Reporting for Results
Earlier this year, I wrote about navigating the voluntary reporting landscape for Corporate Responsibility Magazine. As I stated then, it is an exciting time to be a sustainability practitioner, particularly in the energy industry. Working with a cross-functional team of subject matter experts to execute voluntary reporting isn’t a simple process, but by setting and tracking against the best average targets for its operations, NRG Energy is executing its vision and holding itself publicly accountable.
Companies cannot achieve goals that they don’t set, and goals without action are meaningless. There is no single entity that can mitigate climate change, but as one of the nation’s most carbon-intensive businesses—NRG is working to take a leadership role in making a difference; namely, by reducing its environmental impact while profitably growing the company.
A few years ago, NRG began a science-based approach to developing carbon reduction targets, and thereby set what continue to be some of the industry’s most aggressive goals. NRG’s executive sustainability steering committee strived to ensure that the company’s goals — a 50 percent reduction by 2030 and a 90 percent reduction by 2050 — would be relevant and in-step with its growing clean energy investments and diverse fossil-fueled fleet.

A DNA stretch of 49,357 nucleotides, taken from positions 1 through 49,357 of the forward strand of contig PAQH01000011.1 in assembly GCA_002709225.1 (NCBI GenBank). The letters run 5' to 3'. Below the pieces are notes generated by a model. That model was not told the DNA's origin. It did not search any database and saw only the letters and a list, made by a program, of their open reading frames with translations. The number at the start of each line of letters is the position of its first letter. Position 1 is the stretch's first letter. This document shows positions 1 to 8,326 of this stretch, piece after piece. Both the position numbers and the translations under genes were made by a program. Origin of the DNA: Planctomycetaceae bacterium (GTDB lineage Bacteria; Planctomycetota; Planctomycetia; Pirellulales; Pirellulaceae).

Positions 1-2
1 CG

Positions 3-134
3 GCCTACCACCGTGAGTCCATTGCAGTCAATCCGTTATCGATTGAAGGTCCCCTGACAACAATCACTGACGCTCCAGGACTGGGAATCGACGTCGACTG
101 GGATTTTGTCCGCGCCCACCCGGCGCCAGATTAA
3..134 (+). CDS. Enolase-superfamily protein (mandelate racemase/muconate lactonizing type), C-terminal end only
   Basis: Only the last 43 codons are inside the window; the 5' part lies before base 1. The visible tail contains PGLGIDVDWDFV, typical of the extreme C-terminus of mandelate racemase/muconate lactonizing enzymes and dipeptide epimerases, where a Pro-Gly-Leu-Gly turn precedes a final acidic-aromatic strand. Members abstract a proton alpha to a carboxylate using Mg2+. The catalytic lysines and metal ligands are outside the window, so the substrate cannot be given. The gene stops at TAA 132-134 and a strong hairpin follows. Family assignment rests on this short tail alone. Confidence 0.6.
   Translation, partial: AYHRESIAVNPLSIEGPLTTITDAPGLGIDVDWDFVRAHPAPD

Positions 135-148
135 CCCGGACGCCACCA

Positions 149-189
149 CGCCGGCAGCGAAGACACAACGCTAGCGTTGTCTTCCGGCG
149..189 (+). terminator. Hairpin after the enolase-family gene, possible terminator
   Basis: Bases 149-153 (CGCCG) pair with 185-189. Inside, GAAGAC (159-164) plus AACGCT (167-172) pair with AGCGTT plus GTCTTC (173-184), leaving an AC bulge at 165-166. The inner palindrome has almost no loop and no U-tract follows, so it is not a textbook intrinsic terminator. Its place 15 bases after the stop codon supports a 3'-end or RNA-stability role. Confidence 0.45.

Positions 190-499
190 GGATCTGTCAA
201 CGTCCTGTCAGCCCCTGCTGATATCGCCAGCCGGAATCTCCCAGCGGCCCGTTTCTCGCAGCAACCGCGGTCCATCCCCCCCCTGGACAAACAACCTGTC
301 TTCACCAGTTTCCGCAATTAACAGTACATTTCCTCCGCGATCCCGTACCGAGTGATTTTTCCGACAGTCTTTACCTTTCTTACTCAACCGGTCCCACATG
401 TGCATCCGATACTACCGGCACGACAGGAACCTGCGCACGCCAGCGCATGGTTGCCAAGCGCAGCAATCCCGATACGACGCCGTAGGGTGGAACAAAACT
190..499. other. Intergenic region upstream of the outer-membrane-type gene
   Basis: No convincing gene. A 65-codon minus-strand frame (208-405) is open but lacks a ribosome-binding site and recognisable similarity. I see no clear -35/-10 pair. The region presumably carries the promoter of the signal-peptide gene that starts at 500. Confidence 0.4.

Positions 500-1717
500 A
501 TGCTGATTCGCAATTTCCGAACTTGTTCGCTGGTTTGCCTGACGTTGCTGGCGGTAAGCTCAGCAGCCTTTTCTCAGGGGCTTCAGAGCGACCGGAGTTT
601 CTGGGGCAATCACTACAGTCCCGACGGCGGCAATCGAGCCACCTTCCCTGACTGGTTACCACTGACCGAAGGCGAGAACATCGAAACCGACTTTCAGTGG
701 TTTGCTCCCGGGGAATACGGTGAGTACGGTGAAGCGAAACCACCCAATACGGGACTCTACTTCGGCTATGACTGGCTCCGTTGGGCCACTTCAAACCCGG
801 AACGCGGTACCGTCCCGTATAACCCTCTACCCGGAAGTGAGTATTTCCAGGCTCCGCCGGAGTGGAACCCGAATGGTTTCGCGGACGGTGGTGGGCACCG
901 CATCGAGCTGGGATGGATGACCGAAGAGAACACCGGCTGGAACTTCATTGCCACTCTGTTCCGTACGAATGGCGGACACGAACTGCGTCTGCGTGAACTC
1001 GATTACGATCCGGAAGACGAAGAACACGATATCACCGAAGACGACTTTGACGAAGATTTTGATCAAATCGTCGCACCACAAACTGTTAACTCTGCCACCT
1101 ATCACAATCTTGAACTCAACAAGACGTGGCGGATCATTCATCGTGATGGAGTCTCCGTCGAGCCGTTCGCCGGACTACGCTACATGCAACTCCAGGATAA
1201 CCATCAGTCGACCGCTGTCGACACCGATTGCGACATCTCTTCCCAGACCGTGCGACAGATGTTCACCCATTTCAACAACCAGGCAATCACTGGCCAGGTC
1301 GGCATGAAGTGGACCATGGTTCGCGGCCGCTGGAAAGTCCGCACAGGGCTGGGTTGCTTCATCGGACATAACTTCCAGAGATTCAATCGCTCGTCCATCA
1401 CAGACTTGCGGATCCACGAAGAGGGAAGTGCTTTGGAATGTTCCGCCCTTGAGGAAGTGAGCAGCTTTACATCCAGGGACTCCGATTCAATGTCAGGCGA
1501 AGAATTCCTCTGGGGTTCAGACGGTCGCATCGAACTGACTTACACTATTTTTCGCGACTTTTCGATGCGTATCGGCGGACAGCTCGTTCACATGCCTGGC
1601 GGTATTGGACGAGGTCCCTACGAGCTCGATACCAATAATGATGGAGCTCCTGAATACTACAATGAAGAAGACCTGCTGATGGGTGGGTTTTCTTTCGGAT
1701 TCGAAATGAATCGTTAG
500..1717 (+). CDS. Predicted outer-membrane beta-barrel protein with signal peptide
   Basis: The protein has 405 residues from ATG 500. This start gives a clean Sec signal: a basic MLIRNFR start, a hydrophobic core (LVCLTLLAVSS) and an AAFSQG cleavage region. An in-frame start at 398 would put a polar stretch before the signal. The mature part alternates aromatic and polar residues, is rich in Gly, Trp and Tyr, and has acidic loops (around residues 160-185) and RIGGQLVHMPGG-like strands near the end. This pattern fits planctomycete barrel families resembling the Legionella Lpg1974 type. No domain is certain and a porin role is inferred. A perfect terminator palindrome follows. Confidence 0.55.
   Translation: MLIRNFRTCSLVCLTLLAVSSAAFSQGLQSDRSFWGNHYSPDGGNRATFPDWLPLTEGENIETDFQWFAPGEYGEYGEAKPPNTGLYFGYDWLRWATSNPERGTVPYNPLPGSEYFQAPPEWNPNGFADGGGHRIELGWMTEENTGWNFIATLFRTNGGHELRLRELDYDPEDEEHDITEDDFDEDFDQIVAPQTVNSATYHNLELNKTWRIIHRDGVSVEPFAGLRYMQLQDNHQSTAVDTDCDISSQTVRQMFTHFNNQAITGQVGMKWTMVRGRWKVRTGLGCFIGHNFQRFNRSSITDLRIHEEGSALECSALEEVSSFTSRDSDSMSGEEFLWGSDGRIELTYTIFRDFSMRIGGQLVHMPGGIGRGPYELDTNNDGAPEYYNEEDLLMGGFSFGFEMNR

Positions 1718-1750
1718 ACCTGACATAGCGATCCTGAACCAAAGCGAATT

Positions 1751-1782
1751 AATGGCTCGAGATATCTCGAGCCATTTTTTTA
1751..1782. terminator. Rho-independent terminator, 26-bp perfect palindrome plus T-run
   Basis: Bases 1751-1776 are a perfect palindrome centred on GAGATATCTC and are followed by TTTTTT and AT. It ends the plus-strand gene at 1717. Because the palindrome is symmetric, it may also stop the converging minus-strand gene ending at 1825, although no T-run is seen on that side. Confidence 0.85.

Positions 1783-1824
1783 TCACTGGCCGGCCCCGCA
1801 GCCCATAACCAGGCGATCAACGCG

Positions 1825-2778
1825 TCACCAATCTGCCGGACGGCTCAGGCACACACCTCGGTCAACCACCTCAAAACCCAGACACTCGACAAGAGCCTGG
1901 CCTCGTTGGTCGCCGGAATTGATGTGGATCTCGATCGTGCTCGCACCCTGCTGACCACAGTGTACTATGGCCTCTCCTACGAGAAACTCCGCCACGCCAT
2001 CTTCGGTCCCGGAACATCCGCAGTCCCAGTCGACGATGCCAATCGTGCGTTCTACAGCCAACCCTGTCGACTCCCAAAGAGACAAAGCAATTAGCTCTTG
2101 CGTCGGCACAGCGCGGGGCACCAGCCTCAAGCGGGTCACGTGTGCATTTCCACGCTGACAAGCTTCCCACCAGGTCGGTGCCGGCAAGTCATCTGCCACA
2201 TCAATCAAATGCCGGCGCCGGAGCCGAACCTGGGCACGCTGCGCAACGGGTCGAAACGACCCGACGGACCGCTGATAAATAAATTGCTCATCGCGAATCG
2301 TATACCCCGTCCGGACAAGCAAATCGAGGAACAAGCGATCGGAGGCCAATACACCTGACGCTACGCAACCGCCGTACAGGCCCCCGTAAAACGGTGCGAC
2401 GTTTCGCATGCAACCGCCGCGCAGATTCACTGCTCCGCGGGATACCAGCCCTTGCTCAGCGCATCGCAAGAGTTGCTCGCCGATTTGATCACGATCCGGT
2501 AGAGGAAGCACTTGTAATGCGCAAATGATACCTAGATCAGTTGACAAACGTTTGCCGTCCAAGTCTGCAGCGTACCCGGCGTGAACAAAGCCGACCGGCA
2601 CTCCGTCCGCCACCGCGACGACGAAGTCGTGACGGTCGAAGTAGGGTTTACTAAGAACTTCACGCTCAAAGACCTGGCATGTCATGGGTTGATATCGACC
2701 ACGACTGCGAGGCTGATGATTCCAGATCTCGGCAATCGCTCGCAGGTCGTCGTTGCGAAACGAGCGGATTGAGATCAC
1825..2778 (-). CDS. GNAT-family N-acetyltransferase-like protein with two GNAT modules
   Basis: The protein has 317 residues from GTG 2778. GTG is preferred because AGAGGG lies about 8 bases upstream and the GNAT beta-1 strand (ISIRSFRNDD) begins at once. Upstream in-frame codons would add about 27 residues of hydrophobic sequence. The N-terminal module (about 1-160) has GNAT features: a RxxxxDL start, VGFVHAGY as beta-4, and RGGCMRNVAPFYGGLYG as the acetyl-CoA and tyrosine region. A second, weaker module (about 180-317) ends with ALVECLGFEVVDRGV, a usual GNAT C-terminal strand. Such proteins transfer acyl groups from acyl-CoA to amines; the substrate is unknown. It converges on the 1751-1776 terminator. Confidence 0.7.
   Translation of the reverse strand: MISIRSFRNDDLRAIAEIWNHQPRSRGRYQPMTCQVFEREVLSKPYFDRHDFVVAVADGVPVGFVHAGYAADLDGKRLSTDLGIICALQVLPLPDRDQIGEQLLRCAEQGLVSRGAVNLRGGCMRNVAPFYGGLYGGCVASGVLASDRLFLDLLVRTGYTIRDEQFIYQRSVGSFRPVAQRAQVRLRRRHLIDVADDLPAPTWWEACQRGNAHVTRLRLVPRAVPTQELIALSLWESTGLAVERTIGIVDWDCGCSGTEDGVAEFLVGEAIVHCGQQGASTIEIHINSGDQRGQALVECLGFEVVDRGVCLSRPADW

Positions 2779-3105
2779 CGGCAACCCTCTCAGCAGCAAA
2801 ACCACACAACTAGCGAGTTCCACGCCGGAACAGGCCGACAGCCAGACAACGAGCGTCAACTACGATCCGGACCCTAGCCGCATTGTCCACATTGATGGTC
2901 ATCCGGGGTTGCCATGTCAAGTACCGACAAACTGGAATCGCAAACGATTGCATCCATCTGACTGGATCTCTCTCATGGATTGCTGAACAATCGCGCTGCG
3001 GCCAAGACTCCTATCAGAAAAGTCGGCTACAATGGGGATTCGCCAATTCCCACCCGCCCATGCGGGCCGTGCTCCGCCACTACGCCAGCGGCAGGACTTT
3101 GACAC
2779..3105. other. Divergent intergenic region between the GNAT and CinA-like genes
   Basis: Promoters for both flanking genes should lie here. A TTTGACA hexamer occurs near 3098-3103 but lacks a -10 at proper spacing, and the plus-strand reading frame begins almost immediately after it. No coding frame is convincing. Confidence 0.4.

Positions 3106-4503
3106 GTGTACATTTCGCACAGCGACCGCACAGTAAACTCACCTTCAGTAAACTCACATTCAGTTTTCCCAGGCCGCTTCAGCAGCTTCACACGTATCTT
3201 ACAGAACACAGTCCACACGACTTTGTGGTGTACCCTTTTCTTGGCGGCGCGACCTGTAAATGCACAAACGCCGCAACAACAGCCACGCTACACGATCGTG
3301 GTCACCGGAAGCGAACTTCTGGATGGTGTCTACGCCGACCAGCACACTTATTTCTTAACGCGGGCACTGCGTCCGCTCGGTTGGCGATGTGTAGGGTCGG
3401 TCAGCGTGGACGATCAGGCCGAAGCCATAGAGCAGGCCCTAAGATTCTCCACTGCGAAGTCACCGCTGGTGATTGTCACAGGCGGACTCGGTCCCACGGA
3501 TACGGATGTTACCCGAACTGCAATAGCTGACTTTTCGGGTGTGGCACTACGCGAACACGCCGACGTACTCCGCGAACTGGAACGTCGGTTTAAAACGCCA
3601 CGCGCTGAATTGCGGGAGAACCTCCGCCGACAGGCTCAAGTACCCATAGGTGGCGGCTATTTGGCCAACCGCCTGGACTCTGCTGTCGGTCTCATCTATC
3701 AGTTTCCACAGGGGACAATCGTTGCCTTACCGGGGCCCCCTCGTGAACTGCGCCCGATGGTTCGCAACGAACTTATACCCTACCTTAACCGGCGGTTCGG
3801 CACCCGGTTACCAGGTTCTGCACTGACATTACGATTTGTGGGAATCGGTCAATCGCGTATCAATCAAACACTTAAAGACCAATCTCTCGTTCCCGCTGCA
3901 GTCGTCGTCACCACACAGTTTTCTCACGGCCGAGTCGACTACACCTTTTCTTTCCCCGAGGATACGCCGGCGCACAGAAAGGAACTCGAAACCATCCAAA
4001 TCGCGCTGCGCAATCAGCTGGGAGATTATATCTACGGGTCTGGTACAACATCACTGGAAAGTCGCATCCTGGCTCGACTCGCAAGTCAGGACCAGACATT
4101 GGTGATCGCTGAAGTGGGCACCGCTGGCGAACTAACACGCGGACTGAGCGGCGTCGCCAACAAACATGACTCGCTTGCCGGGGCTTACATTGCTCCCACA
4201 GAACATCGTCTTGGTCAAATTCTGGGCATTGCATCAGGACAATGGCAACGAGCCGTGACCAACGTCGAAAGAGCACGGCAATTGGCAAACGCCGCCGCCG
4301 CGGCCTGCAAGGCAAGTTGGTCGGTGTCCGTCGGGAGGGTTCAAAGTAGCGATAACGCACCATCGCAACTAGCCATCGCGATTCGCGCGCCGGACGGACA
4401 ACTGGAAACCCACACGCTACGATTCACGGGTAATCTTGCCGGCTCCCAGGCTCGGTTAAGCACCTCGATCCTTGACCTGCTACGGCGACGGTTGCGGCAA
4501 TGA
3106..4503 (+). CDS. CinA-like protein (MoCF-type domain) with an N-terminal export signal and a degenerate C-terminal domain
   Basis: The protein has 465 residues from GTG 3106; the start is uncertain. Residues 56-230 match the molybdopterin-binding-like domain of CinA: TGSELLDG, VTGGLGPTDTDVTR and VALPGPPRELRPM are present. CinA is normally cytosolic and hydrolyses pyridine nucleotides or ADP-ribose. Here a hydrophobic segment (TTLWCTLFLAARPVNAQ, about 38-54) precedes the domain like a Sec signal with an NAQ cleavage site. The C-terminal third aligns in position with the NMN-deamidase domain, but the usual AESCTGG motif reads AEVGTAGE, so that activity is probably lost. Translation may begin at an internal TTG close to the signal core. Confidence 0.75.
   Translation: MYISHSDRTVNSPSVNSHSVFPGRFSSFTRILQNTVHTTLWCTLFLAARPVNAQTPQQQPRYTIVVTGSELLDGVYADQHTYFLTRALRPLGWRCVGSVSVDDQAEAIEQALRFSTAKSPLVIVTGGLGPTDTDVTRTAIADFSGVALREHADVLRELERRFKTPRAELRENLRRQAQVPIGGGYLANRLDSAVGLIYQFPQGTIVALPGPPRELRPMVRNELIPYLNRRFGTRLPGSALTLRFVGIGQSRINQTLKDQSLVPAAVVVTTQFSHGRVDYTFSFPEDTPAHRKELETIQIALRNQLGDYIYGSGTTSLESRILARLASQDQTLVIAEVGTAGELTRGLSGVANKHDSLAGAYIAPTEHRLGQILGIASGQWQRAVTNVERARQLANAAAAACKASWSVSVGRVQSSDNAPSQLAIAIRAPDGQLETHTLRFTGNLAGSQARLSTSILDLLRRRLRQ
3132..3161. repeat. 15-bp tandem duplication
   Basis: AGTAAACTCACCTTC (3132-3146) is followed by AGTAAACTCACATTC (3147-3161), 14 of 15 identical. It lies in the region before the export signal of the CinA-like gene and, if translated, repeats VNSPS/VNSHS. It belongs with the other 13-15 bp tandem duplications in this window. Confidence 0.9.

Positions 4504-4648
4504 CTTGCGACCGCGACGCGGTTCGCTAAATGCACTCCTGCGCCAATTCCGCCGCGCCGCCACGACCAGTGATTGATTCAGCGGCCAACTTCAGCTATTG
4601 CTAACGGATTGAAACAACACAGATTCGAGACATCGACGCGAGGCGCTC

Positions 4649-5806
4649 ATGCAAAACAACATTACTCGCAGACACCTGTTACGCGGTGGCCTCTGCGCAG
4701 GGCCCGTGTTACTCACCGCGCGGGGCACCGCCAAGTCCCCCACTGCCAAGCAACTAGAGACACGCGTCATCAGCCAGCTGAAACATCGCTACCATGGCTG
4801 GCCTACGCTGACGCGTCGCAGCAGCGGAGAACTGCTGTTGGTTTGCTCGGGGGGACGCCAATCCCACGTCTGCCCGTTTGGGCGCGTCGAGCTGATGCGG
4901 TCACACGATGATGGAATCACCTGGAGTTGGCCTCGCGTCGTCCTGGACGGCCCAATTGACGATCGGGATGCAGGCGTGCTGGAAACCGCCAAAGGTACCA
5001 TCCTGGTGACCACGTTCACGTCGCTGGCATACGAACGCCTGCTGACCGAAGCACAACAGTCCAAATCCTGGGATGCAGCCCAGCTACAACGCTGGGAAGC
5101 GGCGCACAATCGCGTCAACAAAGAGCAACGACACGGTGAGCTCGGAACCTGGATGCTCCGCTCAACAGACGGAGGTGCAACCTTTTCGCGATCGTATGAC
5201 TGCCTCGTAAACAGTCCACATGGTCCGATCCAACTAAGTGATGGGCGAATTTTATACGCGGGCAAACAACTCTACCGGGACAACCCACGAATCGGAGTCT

NRG’s sustainability commitments are about mitigating the operational risks associated with the negative climate impacts of carbon. Those commitments seize upon the opportunities created by consumers’ growing interest in companies who care about preserving resources for future generations; in order to stay relevant, there’s a need to take action.
NRG is not alone. As of March 2016, there are 181 companies around the globe that have publicly committed to reporting environmental, social, and governance data in mainstream reports as a fiduciary responsibility. This step toward radical transparency indicates a growing acceptance that the externalities of climate change have important implications for both economic activity and company performance. Bringing company sustainability initiatives out of the CSR group and into the c-suite pulls new players into the conversation, offers organization-wide credibility to these programs, and ensures that key stakeholders understand how smart capital commitments can be aligned for optimal impact.
The company strives to continue taking a leadership role in the conversation about integrating economic, social, and environmental metrics into decision-making. NRG’s sustainability steering committee is aligned on the importance of disclosures and worked hard to foster a sustainability-centered culture across the organization by bringing internal and external stakeholders, in addition to investors along as reporting on progress against the goals set forth in 2014 occurred. Transparency and communication are critical in NRG’s success in light of its current, ambitious carbon-reduction goals.
Voluntary reporting helps businesses and investors understand and plan for all of the social and economic responsibilities that customers expect them to address. By participating in this movement toward transparency, organizations are demonstrating their commitment to working towards a future where we can all thrive—in NRG’s case that includes an energy future that will be more diverse, distributed, and ultimately lower in carbon.